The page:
Am I depressed?

Many people struggle with bad moods, But how do you tell the difference between a bad mood, and clinical depression? Here's a simple graphic tool I created to help you to self-assess your moods (see below). The area within the two middle black lines indicates normal mood range. You may find you fluctuate between being in a "bad mood" or "good mood" but on the whole your mood averages out over time. During very difficult times, your mood may even stay on the lower end of the normal range. The important question is: does your mood even back out over time? or does it go low, and then cross the line between "bad mood" and "depressed"? There are two basic types of clinical depression. The first is depicted by the blue stars that depict "functioning-but no joy". This is a flat, steady type of low mood that just FEELS different from a  normal "bad mood" and persists for a long period of time. When at this point it doesn't seem a if you "snap" out of it, into a more normal mood range, and your thinking becomes pervasively negative. The other type of depression is depicted by the lower set of blue stars labeled "Not functioning-shut down". Both types of depression respond to the right treatment. Click here to find out more about bad moods, depression and how counseling can help you sort some of this out.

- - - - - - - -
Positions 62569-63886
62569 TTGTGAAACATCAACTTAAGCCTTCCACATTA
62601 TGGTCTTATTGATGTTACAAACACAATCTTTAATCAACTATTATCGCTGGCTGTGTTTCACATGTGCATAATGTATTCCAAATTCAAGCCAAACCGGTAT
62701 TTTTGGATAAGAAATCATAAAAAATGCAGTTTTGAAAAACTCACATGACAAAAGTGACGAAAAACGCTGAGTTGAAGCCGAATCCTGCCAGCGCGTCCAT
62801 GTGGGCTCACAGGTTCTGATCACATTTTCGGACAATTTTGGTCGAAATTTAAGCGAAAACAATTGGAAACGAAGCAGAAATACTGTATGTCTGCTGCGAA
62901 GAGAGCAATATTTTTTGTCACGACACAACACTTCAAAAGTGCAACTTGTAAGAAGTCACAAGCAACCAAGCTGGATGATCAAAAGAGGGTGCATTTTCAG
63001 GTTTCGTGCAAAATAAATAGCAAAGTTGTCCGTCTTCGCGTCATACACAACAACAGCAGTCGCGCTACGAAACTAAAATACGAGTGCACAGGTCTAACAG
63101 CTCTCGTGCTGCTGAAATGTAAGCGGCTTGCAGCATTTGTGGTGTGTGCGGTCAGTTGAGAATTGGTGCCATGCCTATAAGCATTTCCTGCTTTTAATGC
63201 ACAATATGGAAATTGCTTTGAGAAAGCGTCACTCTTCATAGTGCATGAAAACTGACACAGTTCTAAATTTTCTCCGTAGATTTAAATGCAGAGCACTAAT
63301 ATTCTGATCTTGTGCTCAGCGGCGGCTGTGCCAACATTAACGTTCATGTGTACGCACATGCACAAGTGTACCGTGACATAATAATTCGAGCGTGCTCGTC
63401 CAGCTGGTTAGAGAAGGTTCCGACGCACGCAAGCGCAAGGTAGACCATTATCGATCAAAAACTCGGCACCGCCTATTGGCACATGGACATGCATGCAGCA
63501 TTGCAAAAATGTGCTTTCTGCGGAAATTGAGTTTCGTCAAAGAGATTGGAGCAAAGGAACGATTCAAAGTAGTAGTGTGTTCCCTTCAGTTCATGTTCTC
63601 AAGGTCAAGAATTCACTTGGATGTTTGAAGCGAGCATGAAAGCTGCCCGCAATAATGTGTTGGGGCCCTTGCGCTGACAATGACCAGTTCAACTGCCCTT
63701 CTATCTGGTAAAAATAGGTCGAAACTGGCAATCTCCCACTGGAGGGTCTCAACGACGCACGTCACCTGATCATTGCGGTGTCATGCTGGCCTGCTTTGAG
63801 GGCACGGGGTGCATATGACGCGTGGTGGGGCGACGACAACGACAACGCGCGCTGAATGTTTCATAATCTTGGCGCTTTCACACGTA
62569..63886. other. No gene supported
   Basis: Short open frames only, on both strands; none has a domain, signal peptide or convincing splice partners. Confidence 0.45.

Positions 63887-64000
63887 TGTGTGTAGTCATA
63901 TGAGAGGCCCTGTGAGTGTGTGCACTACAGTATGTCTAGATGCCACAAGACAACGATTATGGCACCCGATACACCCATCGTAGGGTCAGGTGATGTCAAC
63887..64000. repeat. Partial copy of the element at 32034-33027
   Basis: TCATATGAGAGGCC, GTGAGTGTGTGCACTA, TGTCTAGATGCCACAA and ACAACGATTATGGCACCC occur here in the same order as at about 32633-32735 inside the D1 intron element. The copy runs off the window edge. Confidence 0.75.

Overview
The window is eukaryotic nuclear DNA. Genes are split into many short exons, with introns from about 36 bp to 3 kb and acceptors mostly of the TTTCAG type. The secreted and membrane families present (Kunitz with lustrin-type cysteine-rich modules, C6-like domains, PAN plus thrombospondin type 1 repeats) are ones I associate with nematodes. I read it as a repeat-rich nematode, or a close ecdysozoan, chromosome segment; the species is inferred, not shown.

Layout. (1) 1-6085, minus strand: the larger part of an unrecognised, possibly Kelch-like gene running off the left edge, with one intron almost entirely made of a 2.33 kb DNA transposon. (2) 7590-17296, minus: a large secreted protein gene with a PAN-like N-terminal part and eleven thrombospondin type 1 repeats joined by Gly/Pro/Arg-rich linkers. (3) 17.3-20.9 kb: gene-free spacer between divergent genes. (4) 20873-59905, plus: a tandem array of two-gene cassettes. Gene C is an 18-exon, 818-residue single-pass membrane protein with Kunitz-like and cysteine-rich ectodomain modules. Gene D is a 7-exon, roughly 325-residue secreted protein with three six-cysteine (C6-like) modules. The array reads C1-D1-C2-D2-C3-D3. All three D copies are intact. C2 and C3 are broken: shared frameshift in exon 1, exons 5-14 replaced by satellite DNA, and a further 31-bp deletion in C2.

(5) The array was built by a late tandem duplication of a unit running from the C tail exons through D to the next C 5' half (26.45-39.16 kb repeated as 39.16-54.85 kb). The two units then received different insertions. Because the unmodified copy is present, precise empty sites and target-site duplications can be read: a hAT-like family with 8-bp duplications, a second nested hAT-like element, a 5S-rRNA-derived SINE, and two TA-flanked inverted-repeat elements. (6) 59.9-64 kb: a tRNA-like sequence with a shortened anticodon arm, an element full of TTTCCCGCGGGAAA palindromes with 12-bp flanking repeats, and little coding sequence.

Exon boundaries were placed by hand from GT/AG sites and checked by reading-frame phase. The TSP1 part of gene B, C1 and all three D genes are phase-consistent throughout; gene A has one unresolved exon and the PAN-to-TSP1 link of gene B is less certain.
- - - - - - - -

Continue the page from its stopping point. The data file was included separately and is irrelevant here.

By the way, the red stars indicate the opposite end of the mood spectrum, when your mood rises to, and stays in a range that is above a normal mood range. When you stay up in this red area for longer periods of time it may be an indicator of other types of disorders that involve "mania" (for example, Bipolar Disorder). These conditions are ALSO treatable! Contact me if you would like to discuss this further!